'Everything just getting worse. Health, education, transport-they all need to be in public ownership. Now they are being run down and sold off. It can't go on like this.'
That is what pensioner Janice Hunter said this week. She was one of 1,300 people who packed a meeting in London on Monday called to oppose New Labour's plans to privatise the underground. Every one of them knew that the fight to stop this disastrous sell-off is connected to the growing clamour to renationalise the mainline rail network.
Bob Crow, the assistant general secretary of the RMT rail union, was cheered when he said, 'We want every inch and corner of the former British Rail brought back together under public ownership.' The meeting launched a drive for a yes vote in a joint ballot for industrial action on the tube by the ASLEF and RMT unions. Ballot papers were to go out to 10,000 tube workers on Thursday of this week.
For legal reasons the ballot is centred on demands for guarantees from London Underground that safety, staffing, pay and conditions will not be compromised by John Prescott's Public-Private Partnership scheme.
But any strike over those issues would drive a stake at the heart of tube privatisation, and encourage calls for seizing the rail system out of the hands of profiteers like Railtrack and the train operating companies. Monday's meeting reflected the cry for unity from ordinary tube workers and the immense public anger with New Labour for allowing the rail companies to put profit before safety.
Mick Rix, general secretary of the ASLEF train drivers' union, and Richard Rosser from the TSSA white collar rail union joined Bob Crow on the platform. TUC general secretary John Monks also spoke. That showed how opposition to privatisation is so deep that even union leaders who are close to New Labour have to speak out against it.
The mood of the meeting, which included hundreds of tube workers, was for action to match those words. London mayor Ken Livingstone won huge applause when he said he would join tube workers on the picket line if they struck. He denied press reports that he is looking for a deal with the government that will allow the privatisation scheme to go through.
Livingstone's alternative plan, backed by his transport commissioner Bob Kiley, involves raising private cash to fund investment on the tube. Promised But the government is still forcing a confrontation with him by insisting on breaking up the tube into rival firms that would take over the workforce in the way the private rail companies have.
Discussions between Livingstone and the government could end up with yet more complicated proposals. For tube workers and users, however, the issue is clear-people want investment paid for by taxes on the rich, not schemes that let business make a profit from public services.
There is the same feeling over the mainline rail network. Hundreds of thousands of passengers had to pay increased fares this week, despite rail companies admitting services will not be back to normal until Easter at the earliest.
A near-miss collision between two trains outside London's Victoria station last week again highlighted plummeting safety standards. The government has effectively acknowledged that Railtrack, which owns the track and signalling, is incapable of investing in it. John Prescott wants his watchdog, the Strategic Rail Authority, to oversee the investment he has promised over the next ten years.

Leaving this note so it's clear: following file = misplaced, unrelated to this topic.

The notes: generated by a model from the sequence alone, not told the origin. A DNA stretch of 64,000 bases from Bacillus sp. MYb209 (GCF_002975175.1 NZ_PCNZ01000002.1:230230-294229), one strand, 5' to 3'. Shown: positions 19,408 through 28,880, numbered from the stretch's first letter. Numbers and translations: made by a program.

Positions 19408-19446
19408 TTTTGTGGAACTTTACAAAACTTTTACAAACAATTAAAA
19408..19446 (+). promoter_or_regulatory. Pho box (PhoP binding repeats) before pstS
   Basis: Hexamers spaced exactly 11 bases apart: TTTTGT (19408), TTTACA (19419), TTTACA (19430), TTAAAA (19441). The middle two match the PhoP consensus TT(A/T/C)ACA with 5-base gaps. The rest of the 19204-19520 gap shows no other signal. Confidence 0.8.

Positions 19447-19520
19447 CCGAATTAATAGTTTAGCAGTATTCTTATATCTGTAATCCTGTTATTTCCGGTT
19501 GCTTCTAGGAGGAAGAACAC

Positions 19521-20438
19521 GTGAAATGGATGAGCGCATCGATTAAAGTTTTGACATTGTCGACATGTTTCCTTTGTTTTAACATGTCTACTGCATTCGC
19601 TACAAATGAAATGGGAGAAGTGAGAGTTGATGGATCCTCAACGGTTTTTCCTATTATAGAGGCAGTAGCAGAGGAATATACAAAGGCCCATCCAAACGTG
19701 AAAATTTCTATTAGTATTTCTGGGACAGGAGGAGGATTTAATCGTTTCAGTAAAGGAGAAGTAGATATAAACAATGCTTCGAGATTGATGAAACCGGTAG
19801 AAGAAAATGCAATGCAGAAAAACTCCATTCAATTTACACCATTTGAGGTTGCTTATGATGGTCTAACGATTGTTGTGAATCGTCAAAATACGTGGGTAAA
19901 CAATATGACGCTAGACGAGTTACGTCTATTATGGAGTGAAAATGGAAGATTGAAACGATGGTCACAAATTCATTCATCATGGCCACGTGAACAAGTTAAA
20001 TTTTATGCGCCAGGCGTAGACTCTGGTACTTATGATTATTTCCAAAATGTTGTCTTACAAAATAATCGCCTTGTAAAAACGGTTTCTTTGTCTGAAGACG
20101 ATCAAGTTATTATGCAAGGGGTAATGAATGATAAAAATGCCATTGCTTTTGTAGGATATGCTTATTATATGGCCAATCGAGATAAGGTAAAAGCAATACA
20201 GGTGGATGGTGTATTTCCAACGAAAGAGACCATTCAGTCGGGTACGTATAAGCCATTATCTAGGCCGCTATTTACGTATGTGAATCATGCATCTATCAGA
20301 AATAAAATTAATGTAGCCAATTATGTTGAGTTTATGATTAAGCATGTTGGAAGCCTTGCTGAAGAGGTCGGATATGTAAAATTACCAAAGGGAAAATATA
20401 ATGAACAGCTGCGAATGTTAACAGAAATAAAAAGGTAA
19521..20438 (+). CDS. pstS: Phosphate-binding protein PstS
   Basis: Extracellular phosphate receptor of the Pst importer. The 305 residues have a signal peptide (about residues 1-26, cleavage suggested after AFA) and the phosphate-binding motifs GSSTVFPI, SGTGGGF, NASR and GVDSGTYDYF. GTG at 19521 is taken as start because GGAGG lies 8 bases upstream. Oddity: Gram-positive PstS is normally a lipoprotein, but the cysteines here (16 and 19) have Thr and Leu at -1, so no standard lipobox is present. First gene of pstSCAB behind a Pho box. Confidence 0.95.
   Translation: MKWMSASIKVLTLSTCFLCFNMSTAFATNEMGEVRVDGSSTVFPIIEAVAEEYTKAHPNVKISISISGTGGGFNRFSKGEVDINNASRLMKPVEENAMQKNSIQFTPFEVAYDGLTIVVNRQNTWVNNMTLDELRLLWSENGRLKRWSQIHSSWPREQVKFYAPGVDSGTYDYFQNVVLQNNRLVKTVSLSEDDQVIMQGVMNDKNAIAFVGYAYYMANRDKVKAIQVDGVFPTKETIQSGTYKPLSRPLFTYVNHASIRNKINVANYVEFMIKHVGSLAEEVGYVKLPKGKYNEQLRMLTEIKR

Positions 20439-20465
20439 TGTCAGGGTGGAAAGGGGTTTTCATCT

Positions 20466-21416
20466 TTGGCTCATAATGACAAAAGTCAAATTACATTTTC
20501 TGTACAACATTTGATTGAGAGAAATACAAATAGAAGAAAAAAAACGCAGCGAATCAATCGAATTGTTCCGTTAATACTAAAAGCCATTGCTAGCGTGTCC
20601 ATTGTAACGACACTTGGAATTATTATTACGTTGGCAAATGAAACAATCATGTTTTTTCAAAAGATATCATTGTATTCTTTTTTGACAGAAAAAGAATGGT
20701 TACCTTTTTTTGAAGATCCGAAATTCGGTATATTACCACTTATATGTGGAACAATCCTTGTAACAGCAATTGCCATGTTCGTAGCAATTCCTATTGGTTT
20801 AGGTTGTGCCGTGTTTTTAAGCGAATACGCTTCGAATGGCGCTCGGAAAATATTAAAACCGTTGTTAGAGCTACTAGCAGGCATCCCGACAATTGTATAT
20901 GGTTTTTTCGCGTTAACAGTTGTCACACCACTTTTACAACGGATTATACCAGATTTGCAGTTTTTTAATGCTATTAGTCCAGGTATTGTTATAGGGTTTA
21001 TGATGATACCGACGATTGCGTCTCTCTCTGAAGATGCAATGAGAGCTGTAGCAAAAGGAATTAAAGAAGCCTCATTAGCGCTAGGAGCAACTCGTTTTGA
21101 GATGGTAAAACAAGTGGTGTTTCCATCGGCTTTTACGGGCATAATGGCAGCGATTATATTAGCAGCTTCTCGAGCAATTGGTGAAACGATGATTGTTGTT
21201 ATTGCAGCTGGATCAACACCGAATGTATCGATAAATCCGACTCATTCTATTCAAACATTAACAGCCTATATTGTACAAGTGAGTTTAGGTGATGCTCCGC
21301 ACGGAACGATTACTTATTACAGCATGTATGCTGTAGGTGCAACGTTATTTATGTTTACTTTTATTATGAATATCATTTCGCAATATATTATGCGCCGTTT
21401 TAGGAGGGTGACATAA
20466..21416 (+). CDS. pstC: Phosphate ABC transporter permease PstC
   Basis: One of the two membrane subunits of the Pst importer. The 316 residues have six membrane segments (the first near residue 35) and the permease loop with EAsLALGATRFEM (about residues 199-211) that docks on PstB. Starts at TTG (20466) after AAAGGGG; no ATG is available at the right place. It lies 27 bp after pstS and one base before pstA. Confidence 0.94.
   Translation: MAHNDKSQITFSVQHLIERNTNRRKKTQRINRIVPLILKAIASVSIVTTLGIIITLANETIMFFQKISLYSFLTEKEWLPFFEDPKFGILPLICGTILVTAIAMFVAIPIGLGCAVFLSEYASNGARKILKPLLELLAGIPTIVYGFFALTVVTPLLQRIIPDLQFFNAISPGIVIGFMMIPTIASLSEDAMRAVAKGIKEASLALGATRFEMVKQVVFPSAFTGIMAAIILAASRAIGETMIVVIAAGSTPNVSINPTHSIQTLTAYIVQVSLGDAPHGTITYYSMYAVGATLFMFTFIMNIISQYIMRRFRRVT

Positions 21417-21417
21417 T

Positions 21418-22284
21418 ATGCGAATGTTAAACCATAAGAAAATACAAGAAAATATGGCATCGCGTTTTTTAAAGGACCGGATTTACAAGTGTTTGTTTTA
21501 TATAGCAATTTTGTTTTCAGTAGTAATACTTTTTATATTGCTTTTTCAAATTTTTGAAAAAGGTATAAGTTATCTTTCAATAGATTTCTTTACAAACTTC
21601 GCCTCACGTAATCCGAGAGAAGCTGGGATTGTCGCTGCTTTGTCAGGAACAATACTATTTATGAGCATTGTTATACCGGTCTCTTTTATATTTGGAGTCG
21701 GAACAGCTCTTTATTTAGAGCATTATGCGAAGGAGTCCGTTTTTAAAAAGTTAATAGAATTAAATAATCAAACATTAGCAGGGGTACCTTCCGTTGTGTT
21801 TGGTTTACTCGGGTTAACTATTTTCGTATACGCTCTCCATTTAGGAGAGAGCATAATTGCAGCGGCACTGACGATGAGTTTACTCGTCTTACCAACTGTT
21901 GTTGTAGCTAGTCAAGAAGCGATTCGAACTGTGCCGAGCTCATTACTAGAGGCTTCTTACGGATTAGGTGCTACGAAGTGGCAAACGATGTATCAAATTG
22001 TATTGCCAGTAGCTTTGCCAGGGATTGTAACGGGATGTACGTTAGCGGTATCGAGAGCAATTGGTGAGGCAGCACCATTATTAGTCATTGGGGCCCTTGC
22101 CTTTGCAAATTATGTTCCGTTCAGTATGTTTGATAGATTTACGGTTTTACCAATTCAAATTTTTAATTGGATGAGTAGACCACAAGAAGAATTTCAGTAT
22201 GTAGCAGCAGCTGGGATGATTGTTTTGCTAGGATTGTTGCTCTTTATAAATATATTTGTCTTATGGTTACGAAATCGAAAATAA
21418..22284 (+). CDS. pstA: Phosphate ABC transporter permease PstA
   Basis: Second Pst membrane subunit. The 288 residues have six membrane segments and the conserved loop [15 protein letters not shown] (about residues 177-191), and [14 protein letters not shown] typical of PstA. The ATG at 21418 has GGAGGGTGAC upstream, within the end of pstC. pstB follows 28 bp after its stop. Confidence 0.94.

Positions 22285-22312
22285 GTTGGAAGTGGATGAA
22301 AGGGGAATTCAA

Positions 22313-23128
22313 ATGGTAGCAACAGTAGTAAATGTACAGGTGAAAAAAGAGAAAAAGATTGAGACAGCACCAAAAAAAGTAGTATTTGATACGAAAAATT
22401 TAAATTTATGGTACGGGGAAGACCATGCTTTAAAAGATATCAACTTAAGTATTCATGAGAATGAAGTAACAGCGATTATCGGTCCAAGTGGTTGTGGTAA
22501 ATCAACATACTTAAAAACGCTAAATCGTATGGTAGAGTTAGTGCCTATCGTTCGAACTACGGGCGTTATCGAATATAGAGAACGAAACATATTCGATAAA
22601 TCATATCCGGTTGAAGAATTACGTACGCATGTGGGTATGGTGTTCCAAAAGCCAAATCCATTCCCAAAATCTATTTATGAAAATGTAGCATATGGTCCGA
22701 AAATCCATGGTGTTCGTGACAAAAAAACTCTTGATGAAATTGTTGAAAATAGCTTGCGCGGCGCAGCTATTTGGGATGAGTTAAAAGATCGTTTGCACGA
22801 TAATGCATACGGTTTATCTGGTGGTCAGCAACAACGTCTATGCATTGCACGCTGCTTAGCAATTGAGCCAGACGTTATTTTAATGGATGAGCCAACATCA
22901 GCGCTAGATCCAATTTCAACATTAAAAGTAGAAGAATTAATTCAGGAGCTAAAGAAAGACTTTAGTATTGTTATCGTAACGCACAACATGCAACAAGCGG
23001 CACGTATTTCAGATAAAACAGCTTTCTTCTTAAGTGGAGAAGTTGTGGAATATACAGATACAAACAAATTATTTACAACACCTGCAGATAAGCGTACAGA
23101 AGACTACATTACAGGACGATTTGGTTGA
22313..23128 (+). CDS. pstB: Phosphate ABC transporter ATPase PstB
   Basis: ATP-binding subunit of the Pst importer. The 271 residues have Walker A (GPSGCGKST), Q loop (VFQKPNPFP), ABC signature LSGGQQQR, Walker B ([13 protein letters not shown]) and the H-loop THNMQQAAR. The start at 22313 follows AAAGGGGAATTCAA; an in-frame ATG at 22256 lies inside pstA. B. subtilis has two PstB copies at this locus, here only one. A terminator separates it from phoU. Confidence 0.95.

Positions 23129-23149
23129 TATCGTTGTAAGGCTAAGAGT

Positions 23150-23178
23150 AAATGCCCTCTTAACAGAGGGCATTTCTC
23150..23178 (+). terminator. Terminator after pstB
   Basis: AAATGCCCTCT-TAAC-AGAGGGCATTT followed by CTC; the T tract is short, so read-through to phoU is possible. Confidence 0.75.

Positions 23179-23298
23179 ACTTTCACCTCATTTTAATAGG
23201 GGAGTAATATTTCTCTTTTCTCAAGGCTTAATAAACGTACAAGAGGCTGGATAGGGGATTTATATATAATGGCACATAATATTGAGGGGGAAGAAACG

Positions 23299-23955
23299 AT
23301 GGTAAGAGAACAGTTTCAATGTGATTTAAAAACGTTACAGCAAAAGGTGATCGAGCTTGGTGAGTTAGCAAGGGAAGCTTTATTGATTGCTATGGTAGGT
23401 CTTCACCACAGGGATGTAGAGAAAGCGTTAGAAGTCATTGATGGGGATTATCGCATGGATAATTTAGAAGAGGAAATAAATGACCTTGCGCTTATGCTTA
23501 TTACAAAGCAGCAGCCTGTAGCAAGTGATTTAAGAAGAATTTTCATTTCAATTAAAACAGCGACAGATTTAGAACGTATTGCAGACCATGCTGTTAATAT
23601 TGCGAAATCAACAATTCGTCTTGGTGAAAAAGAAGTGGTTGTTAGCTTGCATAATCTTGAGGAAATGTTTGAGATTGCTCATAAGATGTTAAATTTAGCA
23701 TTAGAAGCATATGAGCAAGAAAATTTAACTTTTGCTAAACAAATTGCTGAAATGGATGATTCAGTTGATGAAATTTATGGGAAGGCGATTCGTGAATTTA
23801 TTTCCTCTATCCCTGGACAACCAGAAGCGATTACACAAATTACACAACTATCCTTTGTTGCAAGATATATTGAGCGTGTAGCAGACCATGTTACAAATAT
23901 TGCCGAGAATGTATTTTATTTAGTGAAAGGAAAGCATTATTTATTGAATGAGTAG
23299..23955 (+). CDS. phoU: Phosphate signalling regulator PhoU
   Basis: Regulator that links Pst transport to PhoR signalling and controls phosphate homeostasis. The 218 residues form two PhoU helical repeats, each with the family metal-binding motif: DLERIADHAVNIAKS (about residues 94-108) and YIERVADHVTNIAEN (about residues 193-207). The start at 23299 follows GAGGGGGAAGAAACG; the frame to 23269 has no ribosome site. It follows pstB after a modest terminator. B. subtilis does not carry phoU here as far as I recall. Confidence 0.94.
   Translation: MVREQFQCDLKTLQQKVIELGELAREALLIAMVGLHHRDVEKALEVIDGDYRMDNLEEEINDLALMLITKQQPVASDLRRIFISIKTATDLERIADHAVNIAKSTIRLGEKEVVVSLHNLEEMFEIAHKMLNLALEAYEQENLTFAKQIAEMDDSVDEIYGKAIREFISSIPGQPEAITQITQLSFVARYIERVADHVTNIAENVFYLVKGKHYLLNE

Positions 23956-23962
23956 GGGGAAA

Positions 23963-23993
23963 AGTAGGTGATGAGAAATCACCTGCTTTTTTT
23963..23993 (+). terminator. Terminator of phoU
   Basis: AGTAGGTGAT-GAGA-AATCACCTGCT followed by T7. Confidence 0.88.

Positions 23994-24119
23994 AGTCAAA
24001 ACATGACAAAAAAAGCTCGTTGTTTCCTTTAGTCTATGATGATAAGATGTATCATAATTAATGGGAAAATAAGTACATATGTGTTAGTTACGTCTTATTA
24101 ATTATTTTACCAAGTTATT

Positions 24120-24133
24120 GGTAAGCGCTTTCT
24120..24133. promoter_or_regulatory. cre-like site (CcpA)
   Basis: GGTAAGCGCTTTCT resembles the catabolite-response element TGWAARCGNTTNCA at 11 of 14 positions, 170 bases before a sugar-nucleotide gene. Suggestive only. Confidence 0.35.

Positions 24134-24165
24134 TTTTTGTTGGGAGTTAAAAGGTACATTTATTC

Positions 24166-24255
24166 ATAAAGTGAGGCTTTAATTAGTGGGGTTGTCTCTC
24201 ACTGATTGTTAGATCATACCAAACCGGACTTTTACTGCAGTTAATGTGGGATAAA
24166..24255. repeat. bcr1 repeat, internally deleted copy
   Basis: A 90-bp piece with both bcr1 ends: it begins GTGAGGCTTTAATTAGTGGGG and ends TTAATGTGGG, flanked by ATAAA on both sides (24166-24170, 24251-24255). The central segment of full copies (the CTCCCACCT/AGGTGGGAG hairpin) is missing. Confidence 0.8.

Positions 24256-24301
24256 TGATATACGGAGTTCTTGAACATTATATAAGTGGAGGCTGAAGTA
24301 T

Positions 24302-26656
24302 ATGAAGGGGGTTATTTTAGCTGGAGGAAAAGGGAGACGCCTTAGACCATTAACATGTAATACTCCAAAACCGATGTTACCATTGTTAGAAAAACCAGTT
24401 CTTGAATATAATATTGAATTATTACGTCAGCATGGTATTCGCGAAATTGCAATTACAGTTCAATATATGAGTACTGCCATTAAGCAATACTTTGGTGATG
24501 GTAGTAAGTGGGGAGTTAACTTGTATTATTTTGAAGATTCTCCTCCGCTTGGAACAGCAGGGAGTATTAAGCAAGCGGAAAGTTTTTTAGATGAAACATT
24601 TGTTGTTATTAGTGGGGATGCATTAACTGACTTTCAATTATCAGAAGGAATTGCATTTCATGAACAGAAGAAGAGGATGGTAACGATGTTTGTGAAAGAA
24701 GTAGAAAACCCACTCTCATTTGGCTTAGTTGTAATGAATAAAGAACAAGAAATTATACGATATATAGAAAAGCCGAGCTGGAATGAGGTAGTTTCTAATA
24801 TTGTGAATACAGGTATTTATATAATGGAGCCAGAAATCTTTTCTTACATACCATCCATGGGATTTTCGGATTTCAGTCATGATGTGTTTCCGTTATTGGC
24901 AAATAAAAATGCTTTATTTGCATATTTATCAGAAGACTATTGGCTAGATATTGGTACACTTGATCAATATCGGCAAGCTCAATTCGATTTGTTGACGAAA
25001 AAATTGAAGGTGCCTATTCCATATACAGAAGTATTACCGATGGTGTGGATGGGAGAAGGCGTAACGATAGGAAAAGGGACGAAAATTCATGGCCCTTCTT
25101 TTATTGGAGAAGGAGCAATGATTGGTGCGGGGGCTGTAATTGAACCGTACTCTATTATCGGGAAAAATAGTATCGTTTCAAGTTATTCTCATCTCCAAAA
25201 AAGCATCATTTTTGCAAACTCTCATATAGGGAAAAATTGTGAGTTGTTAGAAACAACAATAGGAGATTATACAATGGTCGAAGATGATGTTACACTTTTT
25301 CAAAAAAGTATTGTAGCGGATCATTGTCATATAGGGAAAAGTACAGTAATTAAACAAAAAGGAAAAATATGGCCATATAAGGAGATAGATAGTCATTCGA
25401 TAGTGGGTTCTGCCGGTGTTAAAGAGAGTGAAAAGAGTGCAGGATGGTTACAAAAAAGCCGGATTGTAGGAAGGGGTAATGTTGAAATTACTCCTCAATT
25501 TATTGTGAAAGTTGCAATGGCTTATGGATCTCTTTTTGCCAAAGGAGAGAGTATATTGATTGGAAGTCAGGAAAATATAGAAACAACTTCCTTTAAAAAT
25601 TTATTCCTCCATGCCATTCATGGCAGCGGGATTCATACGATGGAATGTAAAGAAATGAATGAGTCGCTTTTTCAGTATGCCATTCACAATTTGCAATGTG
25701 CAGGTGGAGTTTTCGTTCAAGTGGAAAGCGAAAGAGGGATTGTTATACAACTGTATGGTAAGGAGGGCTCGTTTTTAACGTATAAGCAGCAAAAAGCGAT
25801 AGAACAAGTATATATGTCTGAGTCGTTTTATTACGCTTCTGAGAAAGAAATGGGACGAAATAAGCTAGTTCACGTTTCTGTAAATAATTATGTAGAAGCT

He is considering the government taking a 5 percent stake in Railtrack so it has someone on the board of directors. If Railtrack cannot be trusted to maintain track and signalling, why the hell does the government allow its bosses to milk a profit? The same goes for train operating companies such as Richard Branson's Virgin Trains.
Even the threat of renationalisation would send the share price of the rail companies through the floor. And there would be overwhelming public support for taking back the rail industry without handing the rail barons another penny of public money. That's why everyone should back the tube workers and join the campaign to renationalise the rail.
People see the solution
'People phone up irate, and I understand why. They simply cannot organise their lives when they do not know if they will be able to travel safely or on time. So many people now have to travel for work. The speed restrictions and cancelled services since the Hatfield crash have robbed hundreds of thousands of people of hours and hours every week which they used to be able to call their own.
Rail staff are on the receiving end of people's frustrations. But it's amazing just how many passengers sympathise with the staff. Loads of passengers blame not just Railtrack but the companies that run the trains as well. I get people on the phone or in letters saying 'we need renationalisation'.'
Rail worker in Merseyside who deals with complaints from passengers
Safety before profit...add your name
Some 95 MPs have signed a parliamentary motion calling for rail to be brought back under public control. Campaigners across Britain are collecting signatures on a petition backing that motion.
Tony Benn is to present the petition to parliament when the motion is discussed. Local RMT and ASLEF union representatives joined Labour councillor and ex-mayor Francis Tonks, Green Party councillor Rik Child, and Brighton and Hove Socialist Alliance convenor Tom Hickey to present the petition to the press at Brighton station on Monday of this week.
Two local radio stations and the regional daily newspaper covered the launch. The National Network of Socialist Alliances is calling for mass petitioning at rail stations on Saturday 27 January. There will also be a protest on the same day in London against privatisation of the underground.
For petitions phone 020 7987 1919.